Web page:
The U.S. coronavirus death toll – the highest in the world – surged past 30,000 on Wednesday after doubling in a week, while the hardest-hit state of New York ordered residents to wear masks in certain settings to combat the pandemic.
The sobering milestone was reached at a time when states spared the worst of the pandemic were mulling a partial lifting of restrictions on business and social life by May 1, a target date promoted by President Donald Trump.
The goal of getting the country back to work took on more urgency with the release of two government reports showing plummeting retail sales and factory output last month.
U.S. deaths on Wednesday stood at 30,400, according to a Reuters tally, with 630,000 confirmed coronavirus cases. After the first U.S. death, reported on Feb. 29, it took 38 days to reach 10,000 deaths and nine days to jump from 10,000 fatalities to 30,000.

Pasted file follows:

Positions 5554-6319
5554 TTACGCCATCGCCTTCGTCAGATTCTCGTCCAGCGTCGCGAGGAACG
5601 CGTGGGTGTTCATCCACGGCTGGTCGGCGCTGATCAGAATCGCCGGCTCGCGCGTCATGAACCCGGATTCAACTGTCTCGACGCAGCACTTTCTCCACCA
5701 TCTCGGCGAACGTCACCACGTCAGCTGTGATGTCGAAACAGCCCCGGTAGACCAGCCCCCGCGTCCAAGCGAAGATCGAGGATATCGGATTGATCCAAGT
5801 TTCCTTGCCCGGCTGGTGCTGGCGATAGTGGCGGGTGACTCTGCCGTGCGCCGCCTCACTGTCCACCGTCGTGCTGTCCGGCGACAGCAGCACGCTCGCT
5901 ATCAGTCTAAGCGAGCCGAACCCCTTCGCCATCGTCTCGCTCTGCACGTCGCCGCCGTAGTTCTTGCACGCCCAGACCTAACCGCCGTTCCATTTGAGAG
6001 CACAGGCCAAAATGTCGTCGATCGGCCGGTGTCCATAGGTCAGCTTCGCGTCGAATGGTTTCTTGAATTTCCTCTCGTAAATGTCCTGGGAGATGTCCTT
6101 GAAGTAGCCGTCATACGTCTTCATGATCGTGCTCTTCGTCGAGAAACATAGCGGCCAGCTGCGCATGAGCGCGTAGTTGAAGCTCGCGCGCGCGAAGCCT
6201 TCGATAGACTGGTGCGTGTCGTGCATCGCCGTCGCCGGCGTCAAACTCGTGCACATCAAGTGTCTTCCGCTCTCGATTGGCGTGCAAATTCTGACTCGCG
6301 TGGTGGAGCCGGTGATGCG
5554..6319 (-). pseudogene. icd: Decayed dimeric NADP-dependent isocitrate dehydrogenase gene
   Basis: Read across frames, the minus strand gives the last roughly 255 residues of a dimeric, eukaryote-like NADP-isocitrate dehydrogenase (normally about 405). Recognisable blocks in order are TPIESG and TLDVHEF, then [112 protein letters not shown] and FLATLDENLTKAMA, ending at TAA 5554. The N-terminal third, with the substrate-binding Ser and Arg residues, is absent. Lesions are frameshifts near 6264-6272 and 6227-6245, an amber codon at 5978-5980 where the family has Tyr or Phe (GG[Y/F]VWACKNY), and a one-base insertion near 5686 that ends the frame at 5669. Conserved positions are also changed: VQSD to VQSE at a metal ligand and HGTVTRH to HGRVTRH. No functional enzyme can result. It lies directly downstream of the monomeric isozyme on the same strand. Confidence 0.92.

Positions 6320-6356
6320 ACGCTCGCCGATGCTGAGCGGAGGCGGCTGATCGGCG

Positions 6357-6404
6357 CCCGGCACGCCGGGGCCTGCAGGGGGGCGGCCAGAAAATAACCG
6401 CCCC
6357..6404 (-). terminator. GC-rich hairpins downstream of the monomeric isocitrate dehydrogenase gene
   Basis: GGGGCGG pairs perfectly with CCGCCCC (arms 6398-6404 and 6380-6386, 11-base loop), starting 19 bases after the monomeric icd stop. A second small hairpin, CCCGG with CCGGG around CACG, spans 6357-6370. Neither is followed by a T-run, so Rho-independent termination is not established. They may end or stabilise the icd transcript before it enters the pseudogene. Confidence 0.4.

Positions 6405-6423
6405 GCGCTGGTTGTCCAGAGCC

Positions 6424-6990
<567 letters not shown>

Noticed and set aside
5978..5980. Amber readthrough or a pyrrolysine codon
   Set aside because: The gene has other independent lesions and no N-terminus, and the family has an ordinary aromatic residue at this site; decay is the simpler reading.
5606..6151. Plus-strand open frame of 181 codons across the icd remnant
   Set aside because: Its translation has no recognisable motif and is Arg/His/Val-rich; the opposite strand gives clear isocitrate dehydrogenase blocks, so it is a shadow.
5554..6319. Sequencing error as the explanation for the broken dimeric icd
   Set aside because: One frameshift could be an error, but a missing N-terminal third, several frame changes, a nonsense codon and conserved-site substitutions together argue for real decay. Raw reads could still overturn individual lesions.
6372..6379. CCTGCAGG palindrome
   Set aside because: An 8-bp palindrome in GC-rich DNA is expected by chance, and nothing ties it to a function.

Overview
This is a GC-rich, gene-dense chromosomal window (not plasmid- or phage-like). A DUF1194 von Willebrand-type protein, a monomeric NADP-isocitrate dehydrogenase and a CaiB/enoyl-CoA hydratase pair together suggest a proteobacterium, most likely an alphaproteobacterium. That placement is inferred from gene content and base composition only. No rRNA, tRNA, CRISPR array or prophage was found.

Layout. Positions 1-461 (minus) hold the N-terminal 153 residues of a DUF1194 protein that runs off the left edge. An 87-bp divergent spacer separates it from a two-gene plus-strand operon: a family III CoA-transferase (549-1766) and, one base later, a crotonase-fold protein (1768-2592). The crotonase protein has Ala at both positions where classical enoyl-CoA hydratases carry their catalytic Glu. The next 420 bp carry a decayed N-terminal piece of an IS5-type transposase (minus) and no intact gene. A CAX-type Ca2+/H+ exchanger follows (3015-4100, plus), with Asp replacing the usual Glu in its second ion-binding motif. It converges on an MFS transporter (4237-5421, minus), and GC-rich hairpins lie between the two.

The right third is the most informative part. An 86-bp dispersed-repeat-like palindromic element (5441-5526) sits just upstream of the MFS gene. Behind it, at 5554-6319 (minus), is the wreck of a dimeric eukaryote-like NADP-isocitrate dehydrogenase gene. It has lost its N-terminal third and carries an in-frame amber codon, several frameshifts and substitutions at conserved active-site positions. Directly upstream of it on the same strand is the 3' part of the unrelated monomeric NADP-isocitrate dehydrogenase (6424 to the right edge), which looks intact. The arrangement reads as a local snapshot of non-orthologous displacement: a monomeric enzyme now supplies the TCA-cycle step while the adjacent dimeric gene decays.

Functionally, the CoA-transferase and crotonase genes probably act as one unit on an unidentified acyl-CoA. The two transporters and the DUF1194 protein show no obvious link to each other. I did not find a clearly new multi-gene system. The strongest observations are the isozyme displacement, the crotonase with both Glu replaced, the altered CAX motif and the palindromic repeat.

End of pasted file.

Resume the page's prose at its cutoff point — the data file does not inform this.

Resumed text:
A University of Washington model, often cited by the White House, this week predicted the total U.S. deaths in the pandemic could reach about 68,800 by early August. That suggests the United States has not even reached the halfway point in possible fatalities.
Italy, with more than 21,000, has the second-most reported deaths caused by the pathogen that first emerged last year in China, followed by Spain with more than 18,500. Worldwide, the pathogen has killed at least 133,000 people.
After saying earlier this week that New York had passed the worst of the crisis, Governor Andrew Cuomo on Wednesday ordered his state’s 19 million residents to wear masks or substitutes when in any public situation that may not allow them to be at least six feet away from others. New Yorkers will have three days to comply with the order, aimed at ensuring the mask wearer does not infect others.
Cuomo said 752 people died in his state in the past day – down slightly from the previous day but still high, although hospitalizations declined in a sign the crisis was easing.